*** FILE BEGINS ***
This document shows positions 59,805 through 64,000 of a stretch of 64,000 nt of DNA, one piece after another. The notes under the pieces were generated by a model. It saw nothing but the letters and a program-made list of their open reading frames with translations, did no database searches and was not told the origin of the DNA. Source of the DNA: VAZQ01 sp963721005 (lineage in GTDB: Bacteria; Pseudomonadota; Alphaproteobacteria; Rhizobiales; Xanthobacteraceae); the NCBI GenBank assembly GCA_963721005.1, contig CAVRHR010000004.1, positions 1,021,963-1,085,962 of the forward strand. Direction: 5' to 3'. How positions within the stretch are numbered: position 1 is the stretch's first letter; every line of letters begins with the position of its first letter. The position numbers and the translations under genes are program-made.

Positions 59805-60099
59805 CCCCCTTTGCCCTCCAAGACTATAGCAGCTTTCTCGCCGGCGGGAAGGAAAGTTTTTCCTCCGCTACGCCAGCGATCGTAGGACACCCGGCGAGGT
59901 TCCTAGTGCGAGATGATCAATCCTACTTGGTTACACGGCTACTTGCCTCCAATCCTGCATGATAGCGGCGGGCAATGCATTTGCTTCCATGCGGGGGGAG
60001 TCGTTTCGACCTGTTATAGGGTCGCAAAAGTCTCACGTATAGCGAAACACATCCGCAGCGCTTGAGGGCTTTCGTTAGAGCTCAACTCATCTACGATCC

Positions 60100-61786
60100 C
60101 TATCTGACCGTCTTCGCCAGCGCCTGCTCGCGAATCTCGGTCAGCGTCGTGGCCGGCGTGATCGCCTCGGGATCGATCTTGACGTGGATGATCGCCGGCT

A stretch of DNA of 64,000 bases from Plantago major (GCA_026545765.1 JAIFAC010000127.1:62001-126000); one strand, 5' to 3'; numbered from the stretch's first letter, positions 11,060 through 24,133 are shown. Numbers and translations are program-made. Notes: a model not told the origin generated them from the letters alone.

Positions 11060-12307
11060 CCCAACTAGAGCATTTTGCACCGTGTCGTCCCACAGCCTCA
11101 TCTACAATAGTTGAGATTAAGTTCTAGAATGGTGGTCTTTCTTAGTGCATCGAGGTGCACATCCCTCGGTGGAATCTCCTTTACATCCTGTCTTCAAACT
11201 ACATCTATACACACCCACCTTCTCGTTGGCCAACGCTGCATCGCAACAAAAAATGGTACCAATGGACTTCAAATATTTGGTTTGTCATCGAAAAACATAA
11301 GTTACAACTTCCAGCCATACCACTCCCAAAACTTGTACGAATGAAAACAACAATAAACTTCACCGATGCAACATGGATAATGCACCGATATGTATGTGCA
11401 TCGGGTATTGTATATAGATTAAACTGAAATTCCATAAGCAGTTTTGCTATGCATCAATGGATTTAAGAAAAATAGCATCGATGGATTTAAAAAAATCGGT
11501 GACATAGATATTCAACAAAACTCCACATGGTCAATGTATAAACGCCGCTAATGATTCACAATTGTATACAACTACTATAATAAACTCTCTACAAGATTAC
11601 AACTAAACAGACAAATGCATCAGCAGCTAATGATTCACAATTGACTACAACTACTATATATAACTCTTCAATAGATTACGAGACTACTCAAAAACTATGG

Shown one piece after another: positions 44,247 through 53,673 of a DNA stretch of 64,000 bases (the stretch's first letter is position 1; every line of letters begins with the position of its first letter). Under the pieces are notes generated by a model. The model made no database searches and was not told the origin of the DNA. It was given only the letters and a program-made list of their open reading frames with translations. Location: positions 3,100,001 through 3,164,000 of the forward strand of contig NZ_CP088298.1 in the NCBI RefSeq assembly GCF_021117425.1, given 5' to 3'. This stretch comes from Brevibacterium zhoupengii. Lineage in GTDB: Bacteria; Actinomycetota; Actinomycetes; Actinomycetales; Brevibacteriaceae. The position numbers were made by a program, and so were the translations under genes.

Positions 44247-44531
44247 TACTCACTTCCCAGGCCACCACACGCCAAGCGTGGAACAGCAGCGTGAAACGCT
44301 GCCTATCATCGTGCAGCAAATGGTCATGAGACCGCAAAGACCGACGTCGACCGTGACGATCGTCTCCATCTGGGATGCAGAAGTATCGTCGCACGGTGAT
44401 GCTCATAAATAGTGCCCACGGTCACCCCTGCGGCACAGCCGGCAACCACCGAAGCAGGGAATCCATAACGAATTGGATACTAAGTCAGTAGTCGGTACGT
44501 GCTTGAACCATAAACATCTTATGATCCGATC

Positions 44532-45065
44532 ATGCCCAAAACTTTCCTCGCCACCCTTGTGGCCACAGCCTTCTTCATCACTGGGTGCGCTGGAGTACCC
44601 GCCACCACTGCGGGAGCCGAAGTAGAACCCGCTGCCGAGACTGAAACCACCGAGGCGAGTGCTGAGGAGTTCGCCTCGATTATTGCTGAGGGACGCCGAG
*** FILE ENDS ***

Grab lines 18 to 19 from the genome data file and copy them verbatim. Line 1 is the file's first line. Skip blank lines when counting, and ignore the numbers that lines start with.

Shown one piece after another: positions 44,247 through 53,673 of a DNA stretch of 64,000 bases (the stretch's first letter is position 1; every line of letters begins with the position of its first letter). Under the pieces are notes generated by a model. The model made no database searches and was not told the origin of the DNA. It was given only the letters and a program-made list of their open reading frames with translations. Location: positions 3,100,001 through 3,164,000 of the forward strand of contig NZ_CP088298.1 in the NCBI RefSeq assembly GCF_021117425.1, given 5' to 3'. This stretch comes from Brevibacterium zhoupengii. Lineage in GTDB: Bacteria; Actinomycetota; Actinomycetes; Actinomycetales; Brevibacteriaceae. The position numbers were made by a program, and so were the translations under genes.

Positions 44247-44531